Among its other purposes are to acknowledge and document local niu diversity on the Leeward Coast through research and educational materials, and to promote a local and international coconut gene banking protocol to insure the perpetuation of Hawaiian niu diversity. Gunasekara is currently working with Dr. Noa Lincoln of UH Mānoa furthering the understanding of Hawaiʻi’s niu diversity.

Rows of seedlings in a coconut nursery.
The UH West Oʻahu Niu Nursery with 264 niu seed-nuts.

The Uluniu Project’s plan for the Uluniu Grove is to plant a total of 10 ʻulu and 10 niu. Four different dwarf niu varieties will be grown, along with four varieties of ʻulu.

The Uluniu Grove promotes the indigenous coconut practice of Polymotu, used for millennia throughout Moana-nui-ākea, Oceania. This concept requires geographic isolation to perpetuate and conserve niu diversity. This niu practice here on campus will create a unique homogeneous gene bank of selective dwarf niu varieties.

Among other goals for the grove are to acknowledge ʻulu and Hawaiʻi’s dwarf niu diversity, and to connect to a larger community of students, educators, and programs; to incorporate indigenous applications for climate change planting mitigation aimed at scientific outcomes, and indigenous-based soil rejuvenation practices that produce promising outcomes that use natural elements found in abundance; and finally to develop ʻŌiwi Leadership in the area of Cultural Agroforestry.

Top view of a newly planted coconut surrounded by a woven shelter of coconut palm leaves.
The first niuliʻi planted in the Uluniu Project site with the help of the UH West Oʻahu Aloha ʻĀina Student Service Club on Jan. 23. Chancellor Benham and her children dug this first hole (3 feet by 3 feet by 3 feet). This first niuliʻi is surrounded by a woven pāpaʻi launiu, a shelter of coconut palm leaves. This helps reduce abiotic stress of the constant moaʻe tradewinds and heat.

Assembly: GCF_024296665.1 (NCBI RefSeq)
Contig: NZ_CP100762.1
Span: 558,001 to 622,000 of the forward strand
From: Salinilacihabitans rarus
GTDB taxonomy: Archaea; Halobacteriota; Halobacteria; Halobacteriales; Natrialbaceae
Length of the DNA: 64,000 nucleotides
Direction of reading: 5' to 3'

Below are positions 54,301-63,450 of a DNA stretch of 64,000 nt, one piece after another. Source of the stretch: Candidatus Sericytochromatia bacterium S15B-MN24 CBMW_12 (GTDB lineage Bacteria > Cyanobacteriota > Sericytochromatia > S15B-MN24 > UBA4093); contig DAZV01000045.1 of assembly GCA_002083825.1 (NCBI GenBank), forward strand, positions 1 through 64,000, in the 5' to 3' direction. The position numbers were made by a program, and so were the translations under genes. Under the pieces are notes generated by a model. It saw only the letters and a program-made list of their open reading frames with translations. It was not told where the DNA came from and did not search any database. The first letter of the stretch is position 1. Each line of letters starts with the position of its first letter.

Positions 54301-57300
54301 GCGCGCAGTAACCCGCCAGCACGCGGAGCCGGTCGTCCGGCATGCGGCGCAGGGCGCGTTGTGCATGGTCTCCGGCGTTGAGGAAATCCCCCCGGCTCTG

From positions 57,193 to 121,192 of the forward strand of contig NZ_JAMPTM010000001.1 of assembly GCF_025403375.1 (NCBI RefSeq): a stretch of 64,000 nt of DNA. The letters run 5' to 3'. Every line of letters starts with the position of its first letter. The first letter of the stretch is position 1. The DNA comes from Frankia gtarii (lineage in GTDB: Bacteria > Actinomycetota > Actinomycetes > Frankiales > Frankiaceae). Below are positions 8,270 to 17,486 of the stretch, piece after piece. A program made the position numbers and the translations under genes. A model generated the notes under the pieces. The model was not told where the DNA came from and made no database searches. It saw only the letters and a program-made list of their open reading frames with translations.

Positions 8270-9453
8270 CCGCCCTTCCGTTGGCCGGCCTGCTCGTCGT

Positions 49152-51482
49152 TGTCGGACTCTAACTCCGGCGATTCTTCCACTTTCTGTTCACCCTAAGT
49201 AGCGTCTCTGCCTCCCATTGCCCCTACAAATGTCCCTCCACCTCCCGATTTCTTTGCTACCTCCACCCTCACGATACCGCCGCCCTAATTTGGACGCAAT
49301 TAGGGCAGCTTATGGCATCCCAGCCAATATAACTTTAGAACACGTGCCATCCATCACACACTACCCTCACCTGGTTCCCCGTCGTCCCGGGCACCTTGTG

Both the Niu Nursery and Uluniu Grove will also provide opportunities for UH West Oʻahu to enhance relationships with community partners through donations and gifts of coconuts and niu seed nuts and seedlings produced there, during events such as Arbor Day, Earth Day, and Food Bank distributions, as well as conferences and workshops.

In addition, the nursery and grove will help promote and provide quality space for UH System-wide students’ research projects on sustainability, soil rejuvenation, and local food production; and connect with scientific community members and others interested in these topics.

The Uluniu Project welcomes a limited number of volunteers for its work days — 8 to 11 a.m. most Saturdays — with current tasks such as amending soil, clearing the grove area, and planting native plants to surround the area and protect the moisture.

Volunteers must sign liability waiver forms and follow COVID-19 guidelines. Those interested in volunteering may contact Aloha ʻĀina Student Service Club President Jesse Mikasobe-Kealiinohomoku at or Aloha ʻĀina Student Service Club Advisor and Uluniu Project Coordinator Gunasekara at for more information.

Images courtesy of Manulani Aluli Meyer and The Uluniu Project

The Uluniu Project team worked in late December on the UH West Oʻahu Niu Nursery and Uluniu Grove on campus. Image courtesy of The Uluniu Project